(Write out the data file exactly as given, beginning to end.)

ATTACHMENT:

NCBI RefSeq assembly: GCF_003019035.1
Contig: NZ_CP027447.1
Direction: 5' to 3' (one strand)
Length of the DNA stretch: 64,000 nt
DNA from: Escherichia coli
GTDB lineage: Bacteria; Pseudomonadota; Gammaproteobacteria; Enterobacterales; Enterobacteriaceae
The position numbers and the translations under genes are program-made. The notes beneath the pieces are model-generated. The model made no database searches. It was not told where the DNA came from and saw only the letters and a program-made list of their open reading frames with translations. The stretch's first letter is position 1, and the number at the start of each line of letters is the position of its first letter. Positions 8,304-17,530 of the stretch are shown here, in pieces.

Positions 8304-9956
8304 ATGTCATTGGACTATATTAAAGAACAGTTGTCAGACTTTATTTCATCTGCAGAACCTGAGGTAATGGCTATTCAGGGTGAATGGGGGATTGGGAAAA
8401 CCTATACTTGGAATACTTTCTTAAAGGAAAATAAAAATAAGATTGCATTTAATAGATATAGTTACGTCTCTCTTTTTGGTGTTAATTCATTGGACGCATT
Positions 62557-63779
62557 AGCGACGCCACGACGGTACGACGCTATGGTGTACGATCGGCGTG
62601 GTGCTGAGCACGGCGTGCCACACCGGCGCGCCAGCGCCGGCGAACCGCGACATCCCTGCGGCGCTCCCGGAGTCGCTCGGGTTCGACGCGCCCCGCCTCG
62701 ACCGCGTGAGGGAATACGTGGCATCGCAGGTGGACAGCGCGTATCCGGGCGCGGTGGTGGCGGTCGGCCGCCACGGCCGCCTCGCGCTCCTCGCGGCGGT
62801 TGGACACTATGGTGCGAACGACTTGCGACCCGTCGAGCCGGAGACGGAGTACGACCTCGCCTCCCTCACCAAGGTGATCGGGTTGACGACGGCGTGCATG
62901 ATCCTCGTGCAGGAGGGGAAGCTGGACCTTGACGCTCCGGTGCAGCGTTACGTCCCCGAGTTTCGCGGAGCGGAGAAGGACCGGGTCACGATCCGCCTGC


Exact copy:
NCBI RefSeq assembly: GCF_003019035.1
Contig: NZ_CP027447.1
Direction: 5' to 3' (one strand)
Length of the DNA stretch: 64,000 nt
DNA from: Escherichia coli
GTDB lineage: Bacteria; Pseudomonadota; Gammaproteobacteria; Enterobacterales; Enterobacteriaceae
The position numbers and the translations under genes are program-made. The notes beneath the pieces are model-generated. The model made no database searches. It was not told where the DNA came from and saw only the letters and a program-made list of their open reading frames with translations. The stretch's first letter is position 1, and the number at the start of each line of letters is the position of its first letter. Positions 8,304-17,530 of the stretch are shown here, in pieces.

Positions 8304-9956
8304 ATGTCATTGGACTATATTAAAGAACAGTTGTCAGACTTTATTTCATCTGCAGAACCTGAGGTAATGGCTATTCAGGGTGAATGGGGGATTGGGAAAA
8401 CCTATACTTGGAATACTTTCTTAAAGGAAAATAAAAATAAGATTGCATTTAATAGATATAGTTACGTCTCTCTTTTTGGTGTTAATTCATTGGACGCATT
Positions 62557-63779
62557 AGCGACGCCACGACGGTACGACGCTATGGTGTACGATCGGCGTG
62601 GTGCTGAGCACGGCGTGCCACACCGGCGCGCCAGCGCCGGCGAACCGCGACATCCCTGCGGCGCTCCCGGAGTCGCTCGGGTTCGACGCGCCCCGCCTCG
62701 ACCGCGTGAGGGAATACGTGGCATCGCAGGTGGACAGCGCGTATCCGGGCGCGGTGGTGGCGGTCGGCCGCCACGGCCGCCTCGCGCTCCTCGCGGCGGT
62801 TGGACACTATGGTGCGAACGACTTGCGACCCGTCGAGCCGGAGACGGAGTACGACCTCGCCTCCCTCACCAAGGTGATCGGGTTGACGACGGCGTGCATG
62901 ATCCTCGTGCAGGAGGGGAAGCTGGACCTTGACGCTCCGGTGCAGCGTTACGTCCCCGAGTTTCGCGGAGCGGAGAAGGACCGGGTCACGATCCGCCTGC